A renovated campus center eatery with a focus on sustainability and fresh, healthful food features 10 self-contained, European-inspired bistro-style concepts that offer a casual, urban dining experience, as well as the gourmet Harvest Market.
Located on the University of Massachusetts Amherst campus, the Lincoln Campus Center concourse serves as a major crossroads for students, faculty, staff, hotel guests, conference attendees and campus visitors. The construction of a new classroom building located next to the campus center promised to bring increased traffic flow due to anticipated turnover of 2,300 students per hour.
“The existing facility had not seen major renovations for more than 15 years. The back-of-house kitchen was 46 years old, and the style of service and equipment didn’t match the level of food quality that UMass Amherst had risen to,” says Dan Raih, AIA, LEED AP, principal-in-charge, at Bruner/Cott & Associates, the project’s architects and interior designers. “The facility was not able to expand its capacity to handle additional volume demand.”
A complete renovation and reconfiguration of the existing dining presentation, service and environment brought Blue Wall to what Ken Toong, executive director, Auxiliary Enterprises, UMass Amherst, describes as a “fine example of the next generation of retail dining on campuses. We wanted to create an urban marketplace model that captures the best of restaurants such as Eataly in New York and Chicago so our guests can customize their orders with just-in-time meals made with local ingredients. With a focus on sustainability and globally inspired, healthful dishes, we play down a branded image and emphasize fresh, wholesome, authentic food.”
Toong held an extensive naming contest, and students voted overwhelmingly to retain the name Blue Wall, derived from a long-since-removed blue wall that once dominated the space. The new Blue Wall features 10 bistro-style concepts featuring open kitchens with exhibition cooking and new cooking technology at each platform, enhanced menu offerings and communal and flexible seating environments. The space also contains a gourmet Harvest Market, a quiet lounge/study space and an engaging connection to the outdoors.
New interior finishes and LED and natural lighting also contribute to the casual urban environment. “New circulation and transparency within the market environment strengthens connections for student traffic and adjacent buildings,” Raih says. “Upgraded meal serving speed and quality of service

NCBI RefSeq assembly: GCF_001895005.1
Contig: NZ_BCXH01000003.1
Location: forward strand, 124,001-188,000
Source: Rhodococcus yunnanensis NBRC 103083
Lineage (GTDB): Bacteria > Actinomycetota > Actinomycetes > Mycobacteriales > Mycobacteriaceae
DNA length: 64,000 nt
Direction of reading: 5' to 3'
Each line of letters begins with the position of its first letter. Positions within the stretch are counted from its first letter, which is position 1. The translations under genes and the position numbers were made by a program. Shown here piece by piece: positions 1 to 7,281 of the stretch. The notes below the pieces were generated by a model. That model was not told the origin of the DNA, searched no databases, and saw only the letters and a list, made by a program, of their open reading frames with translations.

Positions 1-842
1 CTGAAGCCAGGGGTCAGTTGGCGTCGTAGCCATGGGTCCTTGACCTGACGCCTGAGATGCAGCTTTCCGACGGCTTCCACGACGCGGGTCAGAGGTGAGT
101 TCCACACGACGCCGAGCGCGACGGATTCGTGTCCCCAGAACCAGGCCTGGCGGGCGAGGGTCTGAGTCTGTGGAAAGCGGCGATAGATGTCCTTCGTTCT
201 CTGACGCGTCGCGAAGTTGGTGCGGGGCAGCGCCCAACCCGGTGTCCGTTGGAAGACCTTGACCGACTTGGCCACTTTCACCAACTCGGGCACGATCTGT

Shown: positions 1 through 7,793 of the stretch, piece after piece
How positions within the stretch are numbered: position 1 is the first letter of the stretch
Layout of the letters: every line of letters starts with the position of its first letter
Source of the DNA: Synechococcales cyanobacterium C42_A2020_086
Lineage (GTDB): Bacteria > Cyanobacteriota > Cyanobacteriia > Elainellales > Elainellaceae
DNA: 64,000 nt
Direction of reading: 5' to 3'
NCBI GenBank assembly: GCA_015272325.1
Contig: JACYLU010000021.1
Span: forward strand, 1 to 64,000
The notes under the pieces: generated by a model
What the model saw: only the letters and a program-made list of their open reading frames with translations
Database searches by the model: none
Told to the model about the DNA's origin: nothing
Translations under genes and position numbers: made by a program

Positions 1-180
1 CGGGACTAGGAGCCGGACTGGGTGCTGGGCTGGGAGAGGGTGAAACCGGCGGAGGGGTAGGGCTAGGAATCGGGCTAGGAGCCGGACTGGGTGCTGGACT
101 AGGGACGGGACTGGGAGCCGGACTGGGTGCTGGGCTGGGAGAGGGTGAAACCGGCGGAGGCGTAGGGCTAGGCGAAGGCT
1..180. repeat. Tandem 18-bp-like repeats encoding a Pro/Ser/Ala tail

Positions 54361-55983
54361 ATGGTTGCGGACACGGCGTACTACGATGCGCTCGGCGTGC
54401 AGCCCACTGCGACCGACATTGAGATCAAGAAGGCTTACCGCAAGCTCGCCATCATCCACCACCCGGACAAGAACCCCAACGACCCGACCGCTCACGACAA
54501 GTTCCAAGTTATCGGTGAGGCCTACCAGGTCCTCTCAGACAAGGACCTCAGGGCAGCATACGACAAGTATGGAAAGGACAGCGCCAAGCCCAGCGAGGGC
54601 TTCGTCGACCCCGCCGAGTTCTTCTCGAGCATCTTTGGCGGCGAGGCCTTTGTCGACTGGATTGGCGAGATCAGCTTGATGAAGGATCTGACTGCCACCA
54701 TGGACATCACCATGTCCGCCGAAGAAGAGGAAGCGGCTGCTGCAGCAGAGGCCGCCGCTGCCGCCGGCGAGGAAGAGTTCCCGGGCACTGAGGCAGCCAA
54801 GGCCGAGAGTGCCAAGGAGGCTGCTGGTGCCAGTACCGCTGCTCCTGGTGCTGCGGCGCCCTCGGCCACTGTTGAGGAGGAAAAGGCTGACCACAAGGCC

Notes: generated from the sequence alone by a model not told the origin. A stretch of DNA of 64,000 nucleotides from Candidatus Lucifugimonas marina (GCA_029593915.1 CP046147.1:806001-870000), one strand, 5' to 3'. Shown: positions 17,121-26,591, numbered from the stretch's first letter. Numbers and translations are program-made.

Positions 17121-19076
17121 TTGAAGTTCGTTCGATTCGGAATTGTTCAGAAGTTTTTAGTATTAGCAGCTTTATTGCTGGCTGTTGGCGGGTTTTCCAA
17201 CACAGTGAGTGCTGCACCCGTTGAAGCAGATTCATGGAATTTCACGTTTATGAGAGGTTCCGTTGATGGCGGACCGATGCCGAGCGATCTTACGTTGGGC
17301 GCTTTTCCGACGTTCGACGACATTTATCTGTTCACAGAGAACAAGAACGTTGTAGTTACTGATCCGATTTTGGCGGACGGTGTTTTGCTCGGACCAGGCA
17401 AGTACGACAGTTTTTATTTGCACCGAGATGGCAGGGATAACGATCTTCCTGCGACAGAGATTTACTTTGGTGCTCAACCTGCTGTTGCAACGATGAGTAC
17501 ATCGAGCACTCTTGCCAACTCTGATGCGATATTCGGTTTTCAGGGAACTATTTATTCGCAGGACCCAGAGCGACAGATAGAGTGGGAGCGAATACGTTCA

enhance convenience and encourage customer traffic.”
“We’ve responded to student-consumers’ needs and desires,” says David Eichstaedt, director of Retail Dining Services, UMass Amherst. “Today’s students are definitely more savvy consumers. They want local, sustainable foods and to know where food comes from and how it is prepared. At Blue Wall, when customers of all ages come in they experience a fast-paced market environment. When they order a burrito, for example, they see a staff member making a fresh flour tortilla right in front of them on a showpiece tortilla oven, while another staff member is preparing beans on a four-burner range and grilling the steak on a charbroiler. When customers walk by the bakery, they see staff making everything from bread to pies. Customers love this. They are ordering food and being entertained.”
Leveraging 22 points of sale, UMass Amherst hopes to drive double-digit sales increases at Blue Wall, Raih explains. “Also supporting the plan to increase revenue was the decision to close The Hatch, a 200-seat venue. The net result was a facility with a more dense seating layout that required less labor to operate on an ongoing basis.”
The Blue Wall Experience
For the interior design, Blue Wall’s materials and colors remain in neutral tones in exposed black waffle slab ceilings, while polished concrete floors and interesting mirrored and three-dimensional accent tiles contribute to the ambiance. “We used shots of color in the furniture and LED lighting only, so that a variety of moods could easily be created within the space and changed in the future,” says Robert Simmons, AIA, LEED AP, principal/partner, Bruner/Cott & Associates.
Enclosure of an outdoor court provides a bright, airy space suitable for special events. This provides a contrasting environment to the darker, lounge-like mood in the main space, which put light accents on the food and exhibition elements including a tortilla maker, coffee roasters, sushi cases and exhibition stir-fry and bakery tables.
The architects and interior designers used existing and new ceiling skylight elements, color-washed wall tile, and monumental graphic lighting objects to add a unique feel to Blue Wall. “Nature is brought in under the skylights with olive trees, which are surrounded by communal gathering tables,” Raih says. “Shimmering stainless mesh curtains, which help divide the massive space into cozier rooms, contrast sharply with the rough exposed concrete columns and walls of the modernist building, designed by Marcel Breuer in 1967. The polished floors and mirrored tile surfaces reflect glimmers of color across the 300-foot-long space.”